”If article 50 is revokable, the parliament doesn’t have to be involved in the triggering of article 50,” Peers said, as Westminster would have the power to revoke the government’s negotiating mandate. That would also open the way for a second referendum, on the exit terms.

The ECJ usually takes about 16 months to deliver a ruling, although it could fast-track a case such as Brexit.

Column / Brexit Briefing

Maintaining the Brexit balancing act

The economic ceiling has not fallen in on the UK, so Brexit voters have little reason for buyer’s remorse so far.

May extends Brexit olive branch

The British PM is to launch new Brexit talks with Scotland, Northern Ireland, and Wales, as nerves fray, also among banks, at the prospect of a "hard" EU exit.

Column / Brexit Briefing

Article 50 ruling changes nothing

Theresa May’s legal defeat over triggering EU exit talks is a self-inflicted headache, but with the deck still stacked in her favour and 17 million voting to leave, Brexit seems a sure thing.

May warns parliament not to block Brexit

After the HIgh Court ruled that Parliament needs to agree to triggering the exit talks, the British PM vowed not to let Brexit to be "sabotaged".

EU wants Brexit talks to start the day after UK vote

EU negotiator Michel Barnier urged negotiations to begin as soon as possible, while European Council chief Donald Tusk said the EU-27's red lines will be updated once talks can move on from the divorce to the future relationship.

Column / Brexit Briefing

Tories on manoeuvres, as Labour wakes from Brexit slumber

In Labour's programme for the June election, Jeremy Corbyn claims there will be no second EU referendum and promises a form of associate membership with the EU. For the moment, it’s as far as his party can go.

News in Brief

  1. British PM to speak out on US terrorism leaks
  2. Tusk calls for 'values, not just interests' after Trump meeting
  3. Pressure grows on climate impact of EU timber harvesting
  4. US goes after Fiat Chrysler over emissions cheat
  5. Munich police break up Europe-wide burglar clan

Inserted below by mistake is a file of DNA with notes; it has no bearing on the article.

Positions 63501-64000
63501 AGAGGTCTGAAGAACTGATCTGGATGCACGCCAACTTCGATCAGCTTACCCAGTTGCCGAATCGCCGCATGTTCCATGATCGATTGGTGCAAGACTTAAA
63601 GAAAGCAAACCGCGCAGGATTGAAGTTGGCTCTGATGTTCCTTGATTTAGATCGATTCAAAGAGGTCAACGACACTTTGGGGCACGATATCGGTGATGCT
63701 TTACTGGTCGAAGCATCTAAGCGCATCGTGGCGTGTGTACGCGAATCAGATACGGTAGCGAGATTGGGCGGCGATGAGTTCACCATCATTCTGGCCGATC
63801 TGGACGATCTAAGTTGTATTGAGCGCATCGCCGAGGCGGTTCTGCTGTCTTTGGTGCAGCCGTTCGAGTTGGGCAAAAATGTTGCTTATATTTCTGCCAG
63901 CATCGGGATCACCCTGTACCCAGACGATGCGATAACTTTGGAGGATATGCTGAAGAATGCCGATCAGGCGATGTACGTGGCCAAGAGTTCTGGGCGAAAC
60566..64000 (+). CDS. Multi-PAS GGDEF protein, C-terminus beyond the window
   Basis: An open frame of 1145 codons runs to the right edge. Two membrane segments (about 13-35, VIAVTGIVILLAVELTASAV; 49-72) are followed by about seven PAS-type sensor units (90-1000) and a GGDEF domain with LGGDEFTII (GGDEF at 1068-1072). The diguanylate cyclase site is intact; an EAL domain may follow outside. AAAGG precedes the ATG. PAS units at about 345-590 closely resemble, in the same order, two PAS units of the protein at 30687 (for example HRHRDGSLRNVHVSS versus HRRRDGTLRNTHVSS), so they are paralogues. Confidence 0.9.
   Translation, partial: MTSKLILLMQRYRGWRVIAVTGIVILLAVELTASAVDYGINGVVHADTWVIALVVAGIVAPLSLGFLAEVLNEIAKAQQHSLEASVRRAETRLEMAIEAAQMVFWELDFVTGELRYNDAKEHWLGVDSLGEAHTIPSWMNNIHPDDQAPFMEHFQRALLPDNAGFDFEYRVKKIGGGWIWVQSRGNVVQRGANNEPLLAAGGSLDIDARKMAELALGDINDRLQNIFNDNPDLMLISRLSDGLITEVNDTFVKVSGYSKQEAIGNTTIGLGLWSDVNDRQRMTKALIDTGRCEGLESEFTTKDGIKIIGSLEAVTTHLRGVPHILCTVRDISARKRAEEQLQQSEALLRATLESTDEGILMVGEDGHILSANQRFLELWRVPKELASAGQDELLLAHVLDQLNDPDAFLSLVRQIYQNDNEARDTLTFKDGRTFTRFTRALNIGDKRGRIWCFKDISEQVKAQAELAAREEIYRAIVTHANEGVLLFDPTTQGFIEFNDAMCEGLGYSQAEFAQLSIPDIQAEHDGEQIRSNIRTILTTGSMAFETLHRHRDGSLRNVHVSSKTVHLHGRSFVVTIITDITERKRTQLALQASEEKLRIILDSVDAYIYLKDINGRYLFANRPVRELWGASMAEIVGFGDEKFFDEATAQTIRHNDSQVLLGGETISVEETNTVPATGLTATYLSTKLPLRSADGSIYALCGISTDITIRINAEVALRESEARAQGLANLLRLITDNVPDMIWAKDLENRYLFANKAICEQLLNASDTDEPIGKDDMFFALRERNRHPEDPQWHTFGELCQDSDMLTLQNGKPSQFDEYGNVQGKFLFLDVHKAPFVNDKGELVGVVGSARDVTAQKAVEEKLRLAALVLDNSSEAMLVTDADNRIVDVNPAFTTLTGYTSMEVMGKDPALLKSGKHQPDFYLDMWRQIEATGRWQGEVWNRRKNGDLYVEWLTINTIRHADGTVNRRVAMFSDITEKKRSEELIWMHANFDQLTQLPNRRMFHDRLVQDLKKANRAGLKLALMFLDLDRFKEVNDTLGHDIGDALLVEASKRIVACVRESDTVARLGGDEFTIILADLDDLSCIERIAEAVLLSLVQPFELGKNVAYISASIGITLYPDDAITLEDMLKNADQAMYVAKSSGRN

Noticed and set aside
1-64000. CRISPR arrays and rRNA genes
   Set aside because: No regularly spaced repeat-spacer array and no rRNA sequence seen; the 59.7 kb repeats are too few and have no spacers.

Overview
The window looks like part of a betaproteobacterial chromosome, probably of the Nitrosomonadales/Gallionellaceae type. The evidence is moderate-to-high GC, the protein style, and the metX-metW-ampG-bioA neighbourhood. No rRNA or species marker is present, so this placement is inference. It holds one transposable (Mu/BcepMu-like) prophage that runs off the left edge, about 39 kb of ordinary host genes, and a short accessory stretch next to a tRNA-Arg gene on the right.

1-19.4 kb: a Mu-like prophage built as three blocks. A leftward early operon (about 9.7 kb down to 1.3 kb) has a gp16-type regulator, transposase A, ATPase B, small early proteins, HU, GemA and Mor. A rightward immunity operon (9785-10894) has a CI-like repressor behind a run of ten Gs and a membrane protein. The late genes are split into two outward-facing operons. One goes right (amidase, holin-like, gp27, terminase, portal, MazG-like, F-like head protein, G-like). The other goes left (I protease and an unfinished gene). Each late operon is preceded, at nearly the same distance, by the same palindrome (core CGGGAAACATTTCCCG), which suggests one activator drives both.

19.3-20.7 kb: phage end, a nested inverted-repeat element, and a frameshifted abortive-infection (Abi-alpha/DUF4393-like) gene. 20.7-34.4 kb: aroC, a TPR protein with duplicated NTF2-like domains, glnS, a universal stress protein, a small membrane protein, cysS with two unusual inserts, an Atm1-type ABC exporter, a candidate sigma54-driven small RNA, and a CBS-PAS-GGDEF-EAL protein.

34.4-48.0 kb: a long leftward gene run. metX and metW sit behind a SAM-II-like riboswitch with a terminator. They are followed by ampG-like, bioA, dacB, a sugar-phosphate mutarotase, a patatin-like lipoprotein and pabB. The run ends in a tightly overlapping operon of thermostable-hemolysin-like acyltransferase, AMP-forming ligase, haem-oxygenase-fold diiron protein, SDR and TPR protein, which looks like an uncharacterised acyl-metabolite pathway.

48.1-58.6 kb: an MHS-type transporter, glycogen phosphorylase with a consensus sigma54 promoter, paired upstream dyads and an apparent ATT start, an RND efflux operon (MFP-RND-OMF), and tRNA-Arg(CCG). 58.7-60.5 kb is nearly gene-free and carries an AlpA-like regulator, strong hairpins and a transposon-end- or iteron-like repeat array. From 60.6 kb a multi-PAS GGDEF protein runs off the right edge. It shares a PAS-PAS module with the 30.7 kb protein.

6. Report: VW threatened with €19.7 billion French fine
  7. Turkey begins mass trial of suspected coup leaders
  8. Merkel's CDU consolidates lead in polls

Stakeholders' Highlights

  1. UNICEFChild Alert on Myanmar: Fruits of Rapid Development yet to Reach Remote Regions
  2. Nordic Council of MinistersBecome an Explorer - 'Traces of Nordic' Seeking Storytellers Around the World
  3. Malta EU 2017Closer Cooperation and Reinforced Solidarity to Ensure Security of Gas Supply
  4. European Healthy Lifestyle AllianceHigh-Intensity Interval Training Is Therapeutic Option for Type 2 Diabetes
  5. Dialogue Platform"The West Must Help Turkey Return to a Democratic Path" a Call by Fethullah Gulen
  6. ILGA-EuropeRainbow Europe 2017 Is Live - Which Countries Are Leading on LGBTI Equality?
  7. Centre Maurits CoppietersWhen You Invest in a Refugee Woman You Help the Whole Community
  8. Eurogroup for AnimalsECJ Ruling: Member States Given No Say on Wildlife Protection In Trade
  9. European Heart NetworkCall for Urgent Adoption of EU-Wide Nutrient Profiles for Nutrition & Health Claims
  10. Counter BalanceInvestment Plan for Europe More Climate Friendly but European Parliament Shows Little Ambition
  11. Mission of China to the EUPresident Xi: China's Belt and Road Initiative Benefits People Around the World
  12. Malta EU 2017EU Strengthens Control of the Acquisition and Possession of Firearms

Latest News

  1. EU to Trump: Defend Western values, not your interests
  2. Nato to join Trump's anti-IS coalition
  3. Trump expected to make Nato pledge
  4. Car-sharing's promise of clean cities
  5. Openness over Brexit is 'political play', says EU ombudsman
  6. Le Pen's EU group in fresh spending scandal
  7. New EU right to data portability to cause headaches
  8. Cyber threats are inevitable, paralyzing impact is not